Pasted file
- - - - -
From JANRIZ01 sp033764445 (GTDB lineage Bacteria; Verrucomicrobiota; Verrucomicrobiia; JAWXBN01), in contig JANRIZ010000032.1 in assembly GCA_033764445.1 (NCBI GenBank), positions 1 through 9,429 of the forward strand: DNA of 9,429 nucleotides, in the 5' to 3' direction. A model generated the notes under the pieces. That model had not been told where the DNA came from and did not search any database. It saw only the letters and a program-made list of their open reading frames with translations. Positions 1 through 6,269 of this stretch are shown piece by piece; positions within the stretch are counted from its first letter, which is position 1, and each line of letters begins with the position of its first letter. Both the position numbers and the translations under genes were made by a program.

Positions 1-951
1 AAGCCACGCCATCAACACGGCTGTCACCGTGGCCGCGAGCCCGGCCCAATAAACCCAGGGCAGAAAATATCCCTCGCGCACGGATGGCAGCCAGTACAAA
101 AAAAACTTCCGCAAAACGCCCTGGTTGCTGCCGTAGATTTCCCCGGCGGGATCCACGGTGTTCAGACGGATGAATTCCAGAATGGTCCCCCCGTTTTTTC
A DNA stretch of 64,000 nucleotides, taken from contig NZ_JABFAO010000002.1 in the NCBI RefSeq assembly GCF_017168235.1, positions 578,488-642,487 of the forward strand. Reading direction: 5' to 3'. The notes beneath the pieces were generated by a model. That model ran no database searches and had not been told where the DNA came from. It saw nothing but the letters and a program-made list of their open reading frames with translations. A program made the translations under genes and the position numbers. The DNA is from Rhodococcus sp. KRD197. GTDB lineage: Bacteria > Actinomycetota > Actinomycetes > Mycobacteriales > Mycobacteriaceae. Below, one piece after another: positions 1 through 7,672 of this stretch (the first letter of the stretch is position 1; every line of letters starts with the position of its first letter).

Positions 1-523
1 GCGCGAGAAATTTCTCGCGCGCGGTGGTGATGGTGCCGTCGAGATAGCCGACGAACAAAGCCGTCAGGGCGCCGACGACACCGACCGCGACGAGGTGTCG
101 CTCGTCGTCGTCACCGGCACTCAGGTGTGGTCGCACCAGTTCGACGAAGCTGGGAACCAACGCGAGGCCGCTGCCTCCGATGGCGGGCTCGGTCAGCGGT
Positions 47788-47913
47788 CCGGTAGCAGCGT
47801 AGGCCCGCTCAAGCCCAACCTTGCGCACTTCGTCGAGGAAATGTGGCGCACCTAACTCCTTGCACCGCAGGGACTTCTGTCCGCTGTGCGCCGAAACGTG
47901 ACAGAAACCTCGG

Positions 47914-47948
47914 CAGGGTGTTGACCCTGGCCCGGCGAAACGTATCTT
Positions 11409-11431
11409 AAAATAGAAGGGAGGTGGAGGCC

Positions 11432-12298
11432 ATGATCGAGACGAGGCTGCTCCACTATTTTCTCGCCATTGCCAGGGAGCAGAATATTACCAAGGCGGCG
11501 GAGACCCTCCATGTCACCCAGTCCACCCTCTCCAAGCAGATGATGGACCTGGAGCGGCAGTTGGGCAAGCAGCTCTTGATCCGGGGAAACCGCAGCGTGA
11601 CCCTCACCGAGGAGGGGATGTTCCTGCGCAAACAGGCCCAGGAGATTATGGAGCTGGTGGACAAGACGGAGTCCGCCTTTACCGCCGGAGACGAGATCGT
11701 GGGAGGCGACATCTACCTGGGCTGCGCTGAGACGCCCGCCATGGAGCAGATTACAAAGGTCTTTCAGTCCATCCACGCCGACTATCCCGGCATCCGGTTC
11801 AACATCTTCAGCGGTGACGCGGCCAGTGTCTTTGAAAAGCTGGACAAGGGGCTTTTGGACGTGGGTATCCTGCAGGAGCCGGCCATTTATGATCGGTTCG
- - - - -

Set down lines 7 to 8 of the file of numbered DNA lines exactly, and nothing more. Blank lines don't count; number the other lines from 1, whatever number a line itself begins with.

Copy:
1 GCGCGAGAAATTTCTCGCGCGCGGTGGTGATGGTGCCGTCGAGATAGCCGACGAACAAAGCCGTCAGGGCGCCGACGACACCGACCGCGACGAGGTGTCG
101 CTCGTCGTCGTCACCGGCACTCAGGTGTGGTCGCACCAGTTCGACGAAGCTGGGAACCAACGCGAGGCCGCTGCCTCCGATGGCGGGCTCGGTCAGCGGT